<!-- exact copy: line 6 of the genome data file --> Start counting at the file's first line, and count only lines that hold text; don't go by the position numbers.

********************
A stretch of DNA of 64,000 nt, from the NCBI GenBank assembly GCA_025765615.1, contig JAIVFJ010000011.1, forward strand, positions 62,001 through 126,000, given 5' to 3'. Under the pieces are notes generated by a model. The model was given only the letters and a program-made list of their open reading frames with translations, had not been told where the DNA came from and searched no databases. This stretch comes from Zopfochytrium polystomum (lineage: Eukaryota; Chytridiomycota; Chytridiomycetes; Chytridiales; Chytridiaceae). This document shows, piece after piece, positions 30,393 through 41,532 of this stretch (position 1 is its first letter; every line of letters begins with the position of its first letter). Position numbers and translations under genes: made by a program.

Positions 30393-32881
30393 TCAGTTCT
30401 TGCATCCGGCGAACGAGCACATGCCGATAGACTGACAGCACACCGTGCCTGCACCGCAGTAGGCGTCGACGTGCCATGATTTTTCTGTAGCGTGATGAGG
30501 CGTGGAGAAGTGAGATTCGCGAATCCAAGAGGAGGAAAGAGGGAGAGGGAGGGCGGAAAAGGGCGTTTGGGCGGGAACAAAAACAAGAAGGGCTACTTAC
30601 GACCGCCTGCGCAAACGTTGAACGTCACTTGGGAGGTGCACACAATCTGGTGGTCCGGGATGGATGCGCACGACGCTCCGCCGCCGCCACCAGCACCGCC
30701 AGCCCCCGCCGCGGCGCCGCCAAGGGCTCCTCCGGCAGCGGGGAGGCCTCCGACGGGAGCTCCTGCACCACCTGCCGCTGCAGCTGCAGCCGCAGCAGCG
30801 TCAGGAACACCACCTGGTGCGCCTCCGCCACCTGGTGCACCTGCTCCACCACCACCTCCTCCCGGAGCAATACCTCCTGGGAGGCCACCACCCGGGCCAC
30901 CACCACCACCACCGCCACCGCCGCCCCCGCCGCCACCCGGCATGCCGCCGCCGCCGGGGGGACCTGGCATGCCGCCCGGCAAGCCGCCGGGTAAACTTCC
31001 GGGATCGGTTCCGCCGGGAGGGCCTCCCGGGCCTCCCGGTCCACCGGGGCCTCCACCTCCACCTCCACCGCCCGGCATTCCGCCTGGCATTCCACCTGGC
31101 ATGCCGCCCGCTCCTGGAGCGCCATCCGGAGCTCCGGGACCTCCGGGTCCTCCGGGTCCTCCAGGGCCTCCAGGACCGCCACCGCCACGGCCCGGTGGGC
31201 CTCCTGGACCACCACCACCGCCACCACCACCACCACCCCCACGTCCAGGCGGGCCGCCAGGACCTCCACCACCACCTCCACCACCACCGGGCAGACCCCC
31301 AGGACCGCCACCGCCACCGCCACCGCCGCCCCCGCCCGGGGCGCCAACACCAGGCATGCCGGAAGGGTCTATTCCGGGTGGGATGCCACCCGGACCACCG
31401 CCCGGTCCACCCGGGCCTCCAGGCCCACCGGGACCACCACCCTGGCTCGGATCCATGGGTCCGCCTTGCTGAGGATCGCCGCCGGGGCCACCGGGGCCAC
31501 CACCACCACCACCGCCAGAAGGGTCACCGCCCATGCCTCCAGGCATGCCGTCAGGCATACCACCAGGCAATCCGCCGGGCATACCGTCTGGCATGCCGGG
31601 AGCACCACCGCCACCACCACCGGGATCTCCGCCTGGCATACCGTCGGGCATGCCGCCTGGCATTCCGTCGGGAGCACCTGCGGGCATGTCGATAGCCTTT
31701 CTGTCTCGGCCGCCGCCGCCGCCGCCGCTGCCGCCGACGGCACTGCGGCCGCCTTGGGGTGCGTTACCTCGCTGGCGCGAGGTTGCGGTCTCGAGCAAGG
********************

30601 GACCGCCTGCGCAAACGTTGAACGTCACTTGGGAGGTGCACACAATCTGGTGGTCCGGGATGGATGCGCACGACGCTCCGCCGCCGCCACCAGCACCGCC